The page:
The Rolling Stones – Flashpoint

Flashpoint (1991)


1. Continental Drift (Intro) 2. Start Me Up 3. Sad Sad Sad 4. Miss You 5. Rock And A Hard Place 6. Ruby Tuesday 7. You Can’t Always Get What You Want 8. Factory Girl 9. Can’t Be Seen 10. Little Red Rooster 11. Paint It Black 12. Sympathy For The Devil 13. Brown Sugar 14. Jumpin’ Jack Flash 15. (I Can’t Get No) Satisfaction 16. Highwire 17. Sex Drive


I had a bizarre fascination with this album back when I was an impressionable, musically ignorant tween. After I decided it might be healthy to listen to music made by someone besides the Beatles (this, after two years of listening to virtually nothing but the Fabs), the Stones were, of course, a natural place for me to gravitate. So I scrounged up what I could find of theirs around the house and went to town. My mom bought their greatest hits comp Forty Licks when it came out, but the remainder of my parents’ Stones collection was rather scarce, consisting of only Sticky Fingers, Tattoo You (understandable selections), Steel Wheels and Flashpoint (huh?). I have no idea why the latter two were around – I’m guessing it has something to do with the fact that both my parents were/are longtime Stones fans and were doing things like getting married and giving birth to me during the Steel Wheels era and they were bonding over the band. But when I found this live album buried in a pile of neglected CDs in a random corner of the apartment, I had no choice but to take to it. It was practically all I had to get to know the Stones by.

With that considered, it’s odd that I became as big a fan as I did. But I still have something of an emotional attachment to it. That translates to, “it probably deserves a lower grade because it’s an obnoxiously glitzy document of the Stones playing their hits Vegas-style on the ’89-’90 Steel Wheels tour, but it brings back fond memories of more innocent days so I’ll be noncommittal and give it a B.” But, despite how irritating much of it is, I loved it passionately when I was 12, and I’m not willing to give up on it now, dammit! Even if, you know, the things I wanted and expected from music when I was 12 aren’t at all the same things I want from music now. Before I heard the Beatles, my favorite band was *NSYNC, for god’s sake! All I could ever ask to emanate out of my discman on my walk to school were impeccably produced, faithfully rendered versions of my favorite songs that differed as little from the familiar studio versions as possible! And boy, did Flashpoint deliver! See, at this juncture in history, the Rolling Stones bloated themselves up to include two keyboardists, backup singers and a horn section and essentially became a Rolling Stones cover band, intent on playing the songs “correctly.” Like “You Can’t Always Get What You Want” with the backup singers and painstakingly recreated organ parts from the studio version. Or “Miss You” with the harmonica part… played on a synth. Or “Ruby Tuesday” with the recorder part… played on a synth. Or “Sympathy For The Devil” with the tribal percussion… on a pre-recorded loop. Noticing a pattern here? It’s all fake… a big, extravagant showbiz production designed by high-powered, overpaid consultants to get nostalgic baby boomers to pay out the arse to see flashing lights, a giant stage, and the Rolling Stones darting around at the other end of Giants Stadium so far away that you can barely see their wrinkles.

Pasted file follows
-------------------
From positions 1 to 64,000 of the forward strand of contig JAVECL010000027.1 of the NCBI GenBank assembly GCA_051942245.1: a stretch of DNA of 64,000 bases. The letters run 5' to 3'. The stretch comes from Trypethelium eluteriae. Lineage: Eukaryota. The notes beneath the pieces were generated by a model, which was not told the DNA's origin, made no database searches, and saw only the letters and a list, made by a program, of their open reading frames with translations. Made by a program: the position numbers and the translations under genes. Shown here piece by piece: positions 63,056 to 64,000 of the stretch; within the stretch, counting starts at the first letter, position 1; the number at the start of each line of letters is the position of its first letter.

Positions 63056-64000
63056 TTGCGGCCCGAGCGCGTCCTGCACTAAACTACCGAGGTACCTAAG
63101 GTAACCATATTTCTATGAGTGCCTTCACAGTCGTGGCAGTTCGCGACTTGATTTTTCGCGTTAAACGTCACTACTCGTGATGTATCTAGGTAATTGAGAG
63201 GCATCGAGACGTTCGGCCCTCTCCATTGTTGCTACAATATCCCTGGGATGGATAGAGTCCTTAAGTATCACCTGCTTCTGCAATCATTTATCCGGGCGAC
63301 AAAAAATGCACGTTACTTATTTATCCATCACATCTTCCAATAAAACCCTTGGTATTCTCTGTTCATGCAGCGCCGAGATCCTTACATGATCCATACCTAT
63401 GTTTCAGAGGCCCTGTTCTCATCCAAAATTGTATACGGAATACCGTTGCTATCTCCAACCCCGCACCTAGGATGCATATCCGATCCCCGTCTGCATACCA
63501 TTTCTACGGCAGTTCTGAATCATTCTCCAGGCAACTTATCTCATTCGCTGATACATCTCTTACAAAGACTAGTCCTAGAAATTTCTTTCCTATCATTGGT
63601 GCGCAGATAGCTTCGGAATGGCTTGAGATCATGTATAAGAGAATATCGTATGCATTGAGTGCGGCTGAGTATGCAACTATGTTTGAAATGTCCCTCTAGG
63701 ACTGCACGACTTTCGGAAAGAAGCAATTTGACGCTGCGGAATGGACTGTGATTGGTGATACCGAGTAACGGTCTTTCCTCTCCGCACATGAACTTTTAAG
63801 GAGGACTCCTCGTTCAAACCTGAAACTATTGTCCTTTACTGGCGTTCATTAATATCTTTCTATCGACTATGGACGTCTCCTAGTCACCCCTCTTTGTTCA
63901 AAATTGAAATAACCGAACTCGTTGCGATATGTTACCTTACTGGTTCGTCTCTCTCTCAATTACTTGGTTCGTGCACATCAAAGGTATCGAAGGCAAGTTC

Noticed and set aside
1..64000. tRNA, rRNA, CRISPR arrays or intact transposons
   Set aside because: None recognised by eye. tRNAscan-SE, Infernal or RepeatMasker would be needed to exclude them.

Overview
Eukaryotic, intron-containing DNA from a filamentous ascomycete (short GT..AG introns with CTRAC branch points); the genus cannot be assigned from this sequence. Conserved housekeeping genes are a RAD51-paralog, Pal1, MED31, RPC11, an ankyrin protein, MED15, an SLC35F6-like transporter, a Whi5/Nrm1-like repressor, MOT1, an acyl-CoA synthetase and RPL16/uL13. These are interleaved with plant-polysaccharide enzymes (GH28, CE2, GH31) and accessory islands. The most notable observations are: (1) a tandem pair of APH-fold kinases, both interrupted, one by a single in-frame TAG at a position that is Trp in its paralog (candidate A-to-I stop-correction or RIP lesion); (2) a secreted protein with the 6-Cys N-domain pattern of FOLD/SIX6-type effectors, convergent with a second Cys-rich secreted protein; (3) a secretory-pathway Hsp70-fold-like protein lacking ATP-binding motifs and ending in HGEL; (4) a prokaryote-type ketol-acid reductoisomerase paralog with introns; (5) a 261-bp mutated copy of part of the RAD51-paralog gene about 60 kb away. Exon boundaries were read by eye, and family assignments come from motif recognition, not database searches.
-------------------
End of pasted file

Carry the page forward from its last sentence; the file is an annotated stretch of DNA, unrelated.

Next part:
This is not an unequivocally negative development. The guitarists sound totally reinvigorated, playing flashy lead licks and solos like they never had before – “Sympathy” is actually pretty strong because of it. And Mick attempts to actually hit the notes now – and succeeds! Which means that, unlike on previous Stones live albums, the songs retain their actual melodies! Basically, Flashpoint is the anti-Still Life – for better and for worse. One minute you’re getting swept up in the pure stadium energy (“Start Me Up,” “Satisfaction”) and the next you’re being annoyed by annoying renditions of 25-year old hits that verge on karaoke performances (“Paint It Black,” “Miss You”). So you take the good with the bad, and if you stick with it, you get a couple of extra treats along the way, like Eric Clapton playing some guest guitar on an otherwise boring, genericized “Little Red Rooster” and an unexpected live airing of “Factory Girl,” which, dare I say, sounds better than ever.

They also tack on a couple of new studio tracks at the end – not a particularly smart move since Rolling Stones songs written and recorded in 1991 are inevitably going to suffer in estimation when sequenced right next to “Satisfaction.” “Highwire” is actually not bad – the lyrics about the Gulf War are dumb, but it rocks pretty well, and even if it’s not very far removed from the rockers on Steel Wheels, the production is a lot better so I’ll give it a muted thumbs up. “Sex Drive,” on the other hand, sucks – it’s like a half-baked cross between “Hot Stuff” and fucking “Terrifying” from Steel Wheels. And don’t even get me started on the video. The old man Stones creepily staring at naked chicks from behind curtains? Yeah, that’ll really convince the masses you’re still sexy, Mick. Just like the support of backup singers and an overzealous synth player (curse you, Matt Clifford!) don’t mean you can still rock like the old days. But your new act is quite the incredible simulation.

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